The Large Angle Spectrometric Coronagraph (LASCO) was developed for flight in 1995 on the Solar and Heliospheric Observatory (SOHO). LASCO is a wide-field white light and spectrometric coronagraph. It consists of three optical systems with nested fields of view that together observe the solar corona from 1.1 to 32 solar radii. One solar radius is about 420,000 miles or 16 arc minutes. A coronagraph is a telescope that is designed to block light coming from the solar disk in order to see the extremely faint emission from the region around the sun, called the corona.
On December 23, 1996, the LASCO experiment on the SOHO satellite recorded images of a large "coronal mass ejection." The bright ring in the center of the image represents the diameter of the visible sun. The dark circle surrounding it is an image of the occulting disk, which blocks the glaring light of the sun from the entrance lens of the telescope. A comet is shown on the lower left of the image. Its path curves toward the sun, and on December 23 it disappears behind the occulting mask of the coronagraph.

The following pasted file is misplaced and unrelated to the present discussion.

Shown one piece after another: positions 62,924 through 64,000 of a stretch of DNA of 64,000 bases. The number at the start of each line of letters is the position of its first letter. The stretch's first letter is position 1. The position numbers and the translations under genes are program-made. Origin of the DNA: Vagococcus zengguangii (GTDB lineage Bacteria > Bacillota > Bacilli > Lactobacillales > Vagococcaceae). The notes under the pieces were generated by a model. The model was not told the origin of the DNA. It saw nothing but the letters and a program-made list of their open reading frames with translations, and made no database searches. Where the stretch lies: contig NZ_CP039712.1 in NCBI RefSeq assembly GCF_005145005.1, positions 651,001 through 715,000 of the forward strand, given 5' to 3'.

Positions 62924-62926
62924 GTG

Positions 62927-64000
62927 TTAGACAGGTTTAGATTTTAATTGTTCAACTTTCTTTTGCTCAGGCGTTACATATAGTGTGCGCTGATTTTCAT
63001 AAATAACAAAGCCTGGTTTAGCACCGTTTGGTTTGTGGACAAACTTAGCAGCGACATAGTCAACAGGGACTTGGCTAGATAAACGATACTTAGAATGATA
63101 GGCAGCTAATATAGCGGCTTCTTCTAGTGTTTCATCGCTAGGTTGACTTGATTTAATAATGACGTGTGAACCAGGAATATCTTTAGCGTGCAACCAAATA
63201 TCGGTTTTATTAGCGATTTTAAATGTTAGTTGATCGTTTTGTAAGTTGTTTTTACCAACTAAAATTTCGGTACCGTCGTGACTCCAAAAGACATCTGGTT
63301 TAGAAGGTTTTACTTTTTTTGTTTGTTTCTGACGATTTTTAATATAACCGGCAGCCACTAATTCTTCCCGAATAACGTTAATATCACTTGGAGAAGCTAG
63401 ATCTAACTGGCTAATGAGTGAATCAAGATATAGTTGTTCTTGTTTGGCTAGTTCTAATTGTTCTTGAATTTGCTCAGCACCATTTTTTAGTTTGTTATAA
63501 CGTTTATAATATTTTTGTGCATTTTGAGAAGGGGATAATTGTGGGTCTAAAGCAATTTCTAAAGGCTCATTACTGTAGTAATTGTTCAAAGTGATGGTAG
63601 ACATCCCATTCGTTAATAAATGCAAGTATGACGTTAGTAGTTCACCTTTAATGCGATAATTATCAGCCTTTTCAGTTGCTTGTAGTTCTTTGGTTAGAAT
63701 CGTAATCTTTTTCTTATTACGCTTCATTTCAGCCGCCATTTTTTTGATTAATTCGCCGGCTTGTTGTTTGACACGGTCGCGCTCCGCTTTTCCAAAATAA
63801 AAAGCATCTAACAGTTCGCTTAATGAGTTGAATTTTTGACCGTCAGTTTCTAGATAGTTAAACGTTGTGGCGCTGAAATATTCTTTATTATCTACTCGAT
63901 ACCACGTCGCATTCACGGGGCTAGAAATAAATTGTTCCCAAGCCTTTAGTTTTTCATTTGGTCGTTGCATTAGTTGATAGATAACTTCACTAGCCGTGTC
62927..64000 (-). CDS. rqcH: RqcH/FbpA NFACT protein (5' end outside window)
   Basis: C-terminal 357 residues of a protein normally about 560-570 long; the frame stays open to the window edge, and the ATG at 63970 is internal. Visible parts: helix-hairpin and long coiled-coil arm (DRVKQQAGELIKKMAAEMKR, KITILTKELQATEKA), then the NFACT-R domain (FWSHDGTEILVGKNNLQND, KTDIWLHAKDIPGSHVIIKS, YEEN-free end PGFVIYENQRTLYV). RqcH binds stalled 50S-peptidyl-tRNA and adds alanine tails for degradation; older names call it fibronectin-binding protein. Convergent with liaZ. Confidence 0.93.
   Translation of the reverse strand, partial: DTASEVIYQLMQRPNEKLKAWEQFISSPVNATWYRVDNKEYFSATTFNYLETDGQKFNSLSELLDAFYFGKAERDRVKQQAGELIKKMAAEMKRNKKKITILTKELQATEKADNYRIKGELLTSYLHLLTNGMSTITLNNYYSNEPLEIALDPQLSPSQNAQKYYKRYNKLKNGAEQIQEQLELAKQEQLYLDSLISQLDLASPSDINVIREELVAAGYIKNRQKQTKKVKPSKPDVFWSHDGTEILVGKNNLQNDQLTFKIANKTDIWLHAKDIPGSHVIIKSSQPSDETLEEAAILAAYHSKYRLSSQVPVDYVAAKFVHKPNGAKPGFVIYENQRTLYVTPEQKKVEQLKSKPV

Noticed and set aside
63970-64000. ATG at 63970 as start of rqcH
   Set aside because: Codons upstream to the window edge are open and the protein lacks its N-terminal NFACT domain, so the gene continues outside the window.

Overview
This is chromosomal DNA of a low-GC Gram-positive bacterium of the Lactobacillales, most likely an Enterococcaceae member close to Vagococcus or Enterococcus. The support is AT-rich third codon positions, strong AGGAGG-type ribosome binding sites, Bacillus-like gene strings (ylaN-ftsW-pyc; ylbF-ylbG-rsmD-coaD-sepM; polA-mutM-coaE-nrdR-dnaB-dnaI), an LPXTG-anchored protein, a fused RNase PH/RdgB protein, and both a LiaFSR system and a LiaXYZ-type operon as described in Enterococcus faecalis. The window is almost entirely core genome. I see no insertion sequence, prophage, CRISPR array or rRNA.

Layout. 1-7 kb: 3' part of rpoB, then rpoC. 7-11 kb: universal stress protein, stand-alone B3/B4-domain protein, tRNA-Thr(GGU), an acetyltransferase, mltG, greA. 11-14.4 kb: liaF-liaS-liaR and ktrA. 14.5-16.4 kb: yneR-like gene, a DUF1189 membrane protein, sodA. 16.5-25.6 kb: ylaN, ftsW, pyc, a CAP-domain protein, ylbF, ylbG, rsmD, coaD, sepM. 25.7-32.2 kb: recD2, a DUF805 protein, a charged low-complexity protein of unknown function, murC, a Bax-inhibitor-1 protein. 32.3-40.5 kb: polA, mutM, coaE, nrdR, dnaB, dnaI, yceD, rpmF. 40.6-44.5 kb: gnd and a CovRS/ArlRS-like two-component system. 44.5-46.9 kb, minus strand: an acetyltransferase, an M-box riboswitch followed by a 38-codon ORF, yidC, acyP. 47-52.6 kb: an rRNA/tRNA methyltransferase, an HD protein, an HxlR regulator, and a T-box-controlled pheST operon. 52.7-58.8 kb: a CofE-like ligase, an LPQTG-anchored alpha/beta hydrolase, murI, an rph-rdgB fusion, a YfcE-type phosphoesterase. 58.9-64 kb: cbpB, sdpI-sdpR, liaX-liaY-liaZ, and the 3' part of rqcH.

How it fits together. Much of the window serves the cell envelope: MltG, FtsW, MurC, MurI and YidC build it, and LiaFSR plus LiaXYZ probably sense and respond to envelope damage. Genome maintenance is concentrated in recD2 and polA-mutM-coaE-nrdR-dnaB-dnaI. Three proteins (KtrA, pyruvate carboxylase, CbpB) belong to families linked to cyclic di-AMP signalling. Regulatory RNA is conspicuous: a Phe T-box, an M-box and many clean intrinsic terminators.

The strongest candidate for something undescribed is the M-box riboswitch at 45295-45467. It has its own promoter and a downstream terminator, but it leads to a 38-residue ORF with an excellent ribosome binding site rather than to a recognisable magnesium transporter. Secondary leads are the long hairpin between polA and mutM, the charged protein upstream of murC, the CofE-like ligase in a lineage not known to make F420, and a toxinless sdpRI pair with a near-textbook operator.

Coronal mass ejections are the hurricanes of space weather. SOHO is ideally placed and instrumented to report and even anticipate their origins in the sun's atmosphere. Although the sun is supposedly very quiet at present, being close to the minimum count of sunspots, LASCO observes so many outbursts large and small, "roughly one a day," that scientists are having to think again about how to define a coronal mass ejection.